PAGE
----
Courts

Courts

Jonathan Miano, The Times

HAMMOND — A Gary man accused of child pornography possession was arrested and returned to jail on Friday —weeks after he was released on a $20,000 bond and required to remain on house arrest during the pretrial process. 

Stacy Newlin, 56, was indicted Dec. 18 on charges he received child pornography from Sept. 8, 2009, to Oct. 16, 2014, and possessed and accessed "with intent to view" child pornography from Sept. 8, 2009, to Sept. 18, 2015, court records show.

Newlin was arraigned Jan. 9 and entered a plea of not guilty. 

Newline appeared for his bond hearing on Jan. 8 and was approved for release on a $20,000 bond with pretrial supervision in the form of electronic monitoring and in-home incarceration. He was also instructed to have no personal access to any computerized device or internet access or contact with children, records show. 

It's unclear why Newlin was arrested after his release. Court records show an initial hearing about the court's revocation of his pretrial release was held Friday. 

A bond hearing has been set for 11 a.m. Monday before Magistrate Judge John E. Martin. A jury trial has been set for Feb. 26.

Newlin's attorney, David Vandercoy, on Friday requested more time to prepare his defendant's case, citing the need to consult with independent experts and review extensive computer data that allegedly led police to Newlin's computer IP address.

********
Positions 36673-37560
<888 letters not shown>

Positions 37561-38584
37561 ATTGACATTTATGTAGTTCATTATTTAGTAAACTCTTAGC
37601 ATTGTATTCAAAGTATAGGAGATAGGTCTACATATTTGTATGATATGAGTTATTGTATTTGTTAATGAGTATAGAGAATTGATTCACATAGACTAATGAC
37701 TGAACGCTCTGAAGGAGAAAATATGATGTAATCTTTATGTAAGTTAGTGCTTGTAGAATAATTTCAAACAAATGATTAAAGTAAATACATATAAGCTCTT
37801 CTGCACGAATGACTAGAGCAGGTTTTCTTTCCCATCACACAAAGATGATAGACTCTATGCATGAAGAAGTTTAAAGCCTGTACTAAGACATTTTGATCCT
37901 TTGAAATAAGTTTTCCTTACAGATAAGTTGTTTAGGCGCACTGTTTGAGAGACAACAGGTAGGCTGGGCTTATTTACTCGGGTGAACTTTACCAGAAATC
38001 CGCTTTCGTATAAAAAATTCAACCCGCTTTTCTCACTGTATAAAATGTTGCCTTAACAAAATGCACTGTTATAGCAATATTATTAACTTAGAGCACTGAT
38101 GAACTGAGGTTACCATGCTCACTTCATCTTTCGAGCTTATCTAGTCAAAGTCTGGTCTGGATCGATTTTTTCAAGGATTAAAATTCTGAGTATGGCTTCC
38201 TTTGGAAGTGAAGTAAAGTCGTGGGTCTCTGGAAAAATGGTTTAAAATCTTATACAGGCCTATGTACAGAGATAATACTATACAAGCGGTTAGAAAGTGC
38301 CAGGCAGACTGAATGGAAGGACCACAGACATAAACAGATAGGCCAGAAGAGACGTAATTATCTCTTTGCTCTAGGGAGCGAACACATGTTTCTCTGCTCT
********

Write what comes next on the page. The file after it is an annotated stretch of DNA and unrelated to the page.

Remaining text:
Vandercoy, citing the affidavit filed in the case, said the government seized a computer server from Newlin on Feb. 20, 2015, that hosted a website with a child pornography bulletin board, court records state. The affidavit alleges that a person at Newlin's physical address logged into the website on Feb. 25, 2015, and again the next day, he said. 

If convicted, the federal government ordered Newlin to forfeit his computer tower, Samsung cellphone, HP laptop, hard drives and removable disks, along with CDs, DVDs and floppy disks. 

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Public safety reporter

Lauren covers breaking news, crime and courts for The Times. She previously worked at The Herald-News in Joliet covering government, public policy, and the region’s heroin epidemic. She holds a master’s degree in Public Affairs Reporting.